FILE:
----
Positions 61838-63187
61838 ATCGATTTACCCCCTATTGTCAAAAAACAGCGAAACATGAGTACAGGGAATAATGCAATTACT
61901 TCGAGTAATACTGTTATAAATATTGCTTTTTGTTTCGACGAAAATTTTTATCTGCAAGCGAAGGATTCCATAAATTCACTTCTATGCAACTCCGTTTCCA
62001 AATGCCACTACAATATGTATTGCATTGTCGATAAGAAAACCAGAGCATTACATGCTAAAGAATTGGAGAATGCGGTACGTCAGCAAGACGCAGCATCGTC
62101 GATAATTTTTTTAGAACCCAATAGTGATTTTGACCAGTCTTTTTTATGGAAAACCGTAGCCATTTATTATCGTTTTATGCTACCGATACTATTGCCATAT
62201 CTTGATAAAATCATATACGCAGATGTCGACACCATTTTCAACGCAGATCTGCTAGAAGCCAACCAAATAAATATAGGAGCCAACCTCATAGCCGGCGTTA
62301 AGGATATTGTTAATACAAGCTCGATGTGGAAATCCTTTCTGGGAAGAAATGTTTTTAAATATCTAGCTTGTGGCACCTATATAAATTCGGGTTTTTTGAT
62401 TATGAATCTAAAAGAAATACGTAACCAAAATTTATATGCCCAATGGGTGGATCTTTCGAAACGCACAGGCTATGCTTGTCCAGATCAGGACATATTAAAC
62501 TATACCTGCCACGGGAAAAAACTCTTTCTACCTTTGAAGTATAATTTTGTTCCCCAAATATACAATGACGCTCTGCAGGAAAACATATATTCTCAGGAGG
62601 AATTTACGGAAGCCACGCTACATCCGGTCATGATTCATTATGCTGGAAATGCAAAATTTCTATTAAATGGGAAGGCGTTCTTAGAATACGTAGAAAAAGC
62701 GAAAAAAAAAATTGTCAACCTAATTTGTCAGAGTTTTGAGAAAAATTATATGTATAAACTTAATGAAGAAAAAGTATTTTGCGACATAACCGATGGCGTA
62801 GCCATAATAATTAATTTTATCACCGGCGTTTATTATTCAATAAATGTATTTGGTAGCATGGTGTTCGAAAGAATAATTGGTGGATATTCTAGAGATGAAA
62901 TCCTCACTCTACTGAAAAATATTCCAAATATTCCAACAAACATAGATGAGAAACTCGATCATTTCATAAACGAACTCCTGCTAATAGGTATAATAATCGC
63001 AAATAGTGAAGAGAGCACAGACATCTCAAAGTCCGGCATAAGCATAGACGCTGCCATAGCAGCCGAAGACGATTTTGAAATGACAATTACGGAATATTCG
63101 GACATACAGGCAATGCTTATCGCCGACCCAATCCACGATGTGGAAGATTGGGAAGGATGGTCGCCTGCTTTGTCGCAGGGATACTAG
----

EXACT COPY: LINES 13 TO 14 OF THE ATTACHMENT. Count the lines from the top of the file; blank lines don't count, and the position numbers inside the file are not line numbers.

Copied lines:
62901 TCCTCACTCTACTGAAAAATATTCCAAATATTCCAACAAACATAGATGAGAAACTCGATCATTTCATAAACGAACTCCTGCTAATAGGTATAATAATCGC
63001 AAATAGTGAAGAGAGCACAGACATCTCAAAGTCCGGCATAAGCATAGACGCTGCCATAGCAGCCGAAGACGATTTTGAAATGACAATTACGGAATATTCG